The following article from Marc McGowan at www.afl.com.au looks at the potential signing of another Irish jet in Ross McQuillan. McKenna, already enjoying possibly his best season in the red and black has also had a hand in helping lure the Irish young gun to Tullamarine.
AFL.com.au revealed last week that the Bombers and Tigers were both keen to recruit McQuillan, the most promising prospect from last year's AFL Europe Combine.
It is believed Essendon will bring the 20-year-old from Country Armagh to Australia again in the near future and his preference is to play in the red and black, alongside countryman Conor McKenna.
Ireland's McQuillan, Luke Towey, Ronan Devereux and Peadar Mogan spent time with the Bombers, Richmond, North Melbourne, Carlton and Collingwood in April.
It’s late July, which means it’s crunch time for footy teams all across Australia. As for the growing handful of American expats playing local footy in Melbourne and beyond, it’s also a chance to cement a spot in a side heading into the postseason.
As mentioned previously here on WFN, the number of Americans having a go has greatly increased, particularly in the women’s game. The Western Bulldogs recently made history by signing Dani Marshall from the Arizona Lady Hawks, making her the first US player to make it onto an AFLW list. Marshall, a versatile athlete, had a recent audition with the Bulldogs’ VFLW side in between a stint at Aberfeldie in the Essendon District Football League.
Meanwhile, the Darebin Falcons women’s team has gained a new American: Valerie Barber-Axthelm, who arrived in June. Ever since the 2017 International Cup, the former Seattle Grizzly had long hoped to pursue footy opportunities in Australia, and when her husband got approved for a visa to study for his PhD at the University of Melbourne, she decided to have a crack. A hard-working defender, Barber-Axthelm has been able to carve out a niche for the Falcons’ D1 side, which is currently standing at second on the ladder with a 9-2 record.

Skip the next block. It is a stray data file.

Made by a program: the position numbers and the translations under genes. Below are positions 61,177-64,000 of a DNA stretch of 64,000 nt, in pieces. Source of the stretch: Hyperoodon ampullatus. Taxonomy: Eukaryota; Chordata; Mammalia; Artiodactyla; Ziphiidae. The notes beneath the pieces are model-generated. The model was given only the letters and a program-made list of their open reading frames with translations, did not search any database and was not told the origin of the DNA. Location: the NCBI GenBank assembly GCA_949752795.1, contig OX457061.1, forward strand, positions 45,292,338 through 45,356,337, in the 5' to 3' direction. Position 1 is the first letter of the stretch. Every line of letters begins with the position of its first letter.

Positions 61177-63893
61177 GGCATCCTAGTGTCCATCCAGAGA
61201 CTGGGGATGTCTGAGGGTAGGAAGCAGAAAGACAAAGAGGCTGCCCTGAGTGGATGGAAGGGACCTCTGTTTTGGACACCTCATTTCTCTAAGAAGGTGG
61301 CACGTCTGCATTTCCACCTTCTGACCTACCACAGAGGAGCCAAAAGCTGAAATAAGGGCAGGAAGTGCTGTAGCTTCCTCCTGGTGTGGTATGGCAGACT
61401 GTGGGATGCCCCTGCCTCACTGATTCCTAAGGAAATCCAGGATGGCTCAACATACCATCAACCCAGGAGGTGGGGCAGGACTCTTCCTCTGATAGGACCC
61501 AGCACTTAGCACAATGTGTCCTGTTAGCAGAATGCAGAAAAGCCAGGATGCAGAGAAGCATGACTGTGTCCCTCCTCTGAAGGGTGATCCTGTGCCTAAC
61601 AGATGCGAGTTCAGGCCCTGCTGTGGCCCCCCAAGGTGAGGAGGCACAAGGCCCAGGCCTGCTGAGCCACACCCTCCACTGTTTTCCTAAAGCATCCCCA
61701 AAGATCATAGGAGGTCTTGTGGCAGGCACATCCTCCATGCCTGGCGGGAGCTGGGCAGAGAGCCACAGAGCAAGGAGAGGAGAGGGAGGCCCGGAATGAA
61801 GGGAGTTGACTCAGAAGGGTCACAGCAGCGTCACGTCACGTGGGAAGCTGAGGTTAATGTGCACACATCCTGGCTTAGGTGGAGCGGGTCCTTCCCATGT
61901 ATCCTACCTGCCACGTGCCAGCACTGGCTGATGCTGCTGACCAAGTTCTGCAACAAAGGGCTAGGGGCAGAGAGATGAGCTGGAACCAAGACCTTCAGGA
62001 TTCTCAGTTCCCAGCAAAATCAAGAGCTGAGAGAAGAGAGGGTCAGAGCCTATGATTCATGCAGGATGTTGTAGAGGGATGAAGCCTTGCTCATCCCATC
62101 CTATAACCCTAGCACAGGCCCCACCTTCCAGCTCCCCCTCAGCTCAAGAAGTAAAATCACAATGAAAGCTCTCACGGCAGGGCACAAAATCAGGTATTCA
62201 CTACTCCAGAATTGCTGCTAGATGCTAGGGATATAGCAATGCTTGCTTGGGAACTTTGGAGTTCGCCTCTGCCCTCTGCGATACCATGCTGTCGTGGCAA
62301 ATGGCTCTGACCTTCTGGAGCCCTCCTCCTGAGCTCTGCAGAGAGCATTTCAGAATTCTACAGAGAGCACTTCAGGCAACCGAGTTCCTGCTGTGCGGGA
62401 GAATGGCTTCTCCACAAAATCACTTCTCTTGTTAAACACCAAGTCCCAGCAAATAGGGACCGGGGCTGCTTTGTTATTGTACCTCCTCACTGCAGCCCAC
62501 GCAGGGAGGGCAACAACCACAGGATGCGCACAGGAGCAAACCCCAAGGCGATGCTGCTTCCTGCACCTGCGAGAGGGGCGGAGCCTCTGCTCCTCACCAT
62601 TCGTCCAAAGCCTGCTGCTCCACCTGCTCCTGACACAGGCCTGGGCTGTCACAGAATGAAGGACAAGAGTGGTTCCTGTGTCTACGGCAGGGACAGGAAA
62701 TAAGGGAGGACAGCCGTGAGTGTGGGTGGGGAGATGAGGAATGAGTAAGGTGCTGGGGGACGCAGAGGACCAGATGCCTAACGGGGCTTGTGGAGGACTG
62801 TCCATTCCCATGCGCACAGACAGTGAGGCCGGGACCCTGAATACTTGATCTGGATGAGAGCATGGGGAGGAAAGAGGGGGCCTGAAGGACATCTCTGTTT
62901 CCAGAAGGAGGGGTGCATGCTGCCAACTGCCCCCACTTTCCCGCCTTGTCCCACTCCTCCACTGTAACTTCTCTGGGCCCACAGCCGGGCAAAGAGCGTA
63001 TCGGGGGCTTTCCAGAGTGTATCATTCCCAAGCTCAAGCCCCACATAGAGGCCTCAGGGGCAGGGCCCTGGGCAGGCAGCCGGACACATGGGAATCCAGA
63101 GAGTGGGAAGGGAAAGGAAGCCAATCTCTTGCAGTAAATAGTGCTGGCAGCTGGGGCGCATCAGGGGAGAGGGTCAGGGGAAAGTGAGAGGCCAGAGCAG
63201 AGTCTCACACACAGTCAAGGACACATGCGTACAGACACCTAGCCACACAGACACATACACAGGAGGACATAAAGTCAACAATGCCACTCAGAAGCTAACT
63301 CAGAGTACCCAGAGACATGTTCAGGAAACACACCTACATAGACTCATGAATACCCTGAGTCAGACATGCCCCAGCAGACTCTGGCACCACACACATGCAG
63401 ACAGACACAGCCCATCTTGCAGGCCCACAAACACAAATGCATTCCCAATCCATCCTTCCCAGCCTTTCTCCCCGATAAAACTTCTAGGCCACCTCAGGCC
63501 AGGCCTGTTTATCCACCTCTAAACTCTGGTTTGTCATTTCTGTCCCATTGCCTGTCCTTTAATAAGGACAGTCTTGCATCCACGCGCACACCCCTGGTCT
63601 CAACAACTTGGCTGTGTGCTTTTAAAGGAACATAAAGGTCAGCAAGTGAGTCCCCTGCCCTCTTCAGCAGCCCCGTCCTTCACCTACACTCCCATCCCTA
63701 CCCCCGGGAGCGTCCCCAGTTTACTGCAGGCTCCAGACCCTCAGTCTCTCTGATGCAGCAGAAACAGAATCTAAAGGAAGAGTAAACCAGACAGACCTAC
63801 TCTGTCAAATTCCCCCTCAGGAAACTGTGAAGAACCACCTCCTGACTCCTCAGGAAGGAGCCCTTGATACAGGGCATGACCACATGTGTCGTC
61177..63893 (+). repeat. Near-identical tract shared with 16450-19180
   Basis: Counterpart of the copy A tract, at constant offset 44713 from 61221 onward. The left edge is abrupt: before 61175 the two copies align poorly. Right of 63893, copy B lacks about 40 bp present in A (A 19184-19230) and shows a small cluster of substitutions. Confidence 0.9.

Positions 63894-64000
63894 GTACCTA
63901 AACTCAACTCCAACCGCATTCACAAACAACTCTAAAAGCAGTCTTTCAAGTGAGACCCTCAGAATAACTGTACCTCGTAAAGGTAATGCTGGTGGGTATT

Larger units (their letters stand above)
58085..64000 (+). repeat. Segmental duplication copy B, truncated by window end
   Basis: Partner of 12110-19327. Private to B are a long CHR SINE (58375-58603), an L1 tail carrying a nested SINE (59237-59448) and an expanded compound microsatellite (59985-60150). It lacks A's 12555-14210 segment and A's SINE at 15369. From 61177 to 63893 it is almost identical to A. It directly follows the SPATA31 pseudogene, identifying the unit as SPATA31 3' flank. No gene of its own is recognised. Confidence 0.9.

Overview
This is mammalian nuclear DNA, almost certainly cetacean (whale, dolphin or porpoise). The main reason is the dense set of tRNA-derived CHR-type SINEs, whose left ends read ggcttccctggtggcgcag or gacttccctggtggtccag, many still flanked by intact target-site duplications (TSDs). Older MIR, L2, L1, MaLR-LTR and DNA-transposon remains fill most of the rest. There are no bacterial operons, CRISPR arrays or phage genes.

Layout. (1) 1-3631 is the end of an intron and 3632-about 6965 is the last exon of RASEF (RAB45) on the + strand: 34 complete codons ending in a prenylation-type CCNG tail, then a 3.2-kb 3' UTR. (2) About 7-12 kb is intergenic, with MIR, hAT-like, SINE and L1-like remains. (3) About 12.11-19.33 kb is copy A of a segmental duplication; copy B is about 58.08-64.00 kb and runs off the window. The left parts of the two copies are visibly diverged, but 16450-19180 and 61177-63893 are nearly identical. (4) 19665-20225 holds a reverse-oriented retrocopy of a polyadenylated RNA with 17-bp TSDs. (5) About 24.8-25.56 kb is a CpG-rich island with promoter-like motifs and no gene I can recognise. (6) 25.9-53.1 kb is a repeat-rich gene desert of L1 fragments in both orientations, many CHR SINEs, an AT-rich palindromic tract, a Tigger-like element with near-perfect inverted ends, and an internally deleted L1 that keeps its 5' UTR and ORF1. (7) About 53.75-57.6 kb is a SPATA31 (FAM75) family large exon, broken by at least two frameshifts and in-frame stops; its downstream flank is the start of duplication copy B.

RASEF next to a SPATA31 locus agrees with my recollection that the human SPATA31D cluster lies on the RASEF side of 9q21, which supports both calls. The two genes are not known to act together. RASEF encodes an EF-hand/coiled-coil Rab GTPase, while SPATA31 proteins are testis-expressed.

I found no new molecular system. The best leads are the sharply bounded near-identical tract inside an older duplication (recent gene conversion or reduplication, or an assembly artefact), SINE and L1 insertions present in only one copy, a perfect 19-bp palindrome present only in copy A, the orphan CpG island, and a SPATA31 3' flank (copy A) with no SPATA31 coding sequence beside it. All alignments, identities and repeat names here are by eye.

Like many others last week, I watched the documentary film “The Final Quarter” which looked in detail via media accounts at the treatment of former Sydney Swans’ player Adam Goodes. The response to the documentary – through media and football (and many non-football) public has been described by some as polarising.
In truth, it appears that the overwhelming majority of watchers were upset and dismayed at what occurred during Goodes’ final playing years (demonising, booing, racist remarks and actions), yet a small minority still wish to lay the blame squarely at Goodes’ own feet.
To detail events, and the show itself, would be too large an article. It is best for schools, clubs or workplaces to contact the film makers directly to access a copy (https://thefinalquarterfilm.com.au/ ) or keep an eye out on Foxtel for repeats of the show.
In recent years, write-ups about the run of Manchester premierships has always had a thinly veiled subtext that suggested that they might be reaching the end of their run of success. Well, if that’s true, it hasn’t happened yet. On the weekend, the Manchester Mozzies claimed their sixth successive AFLCNE premiership.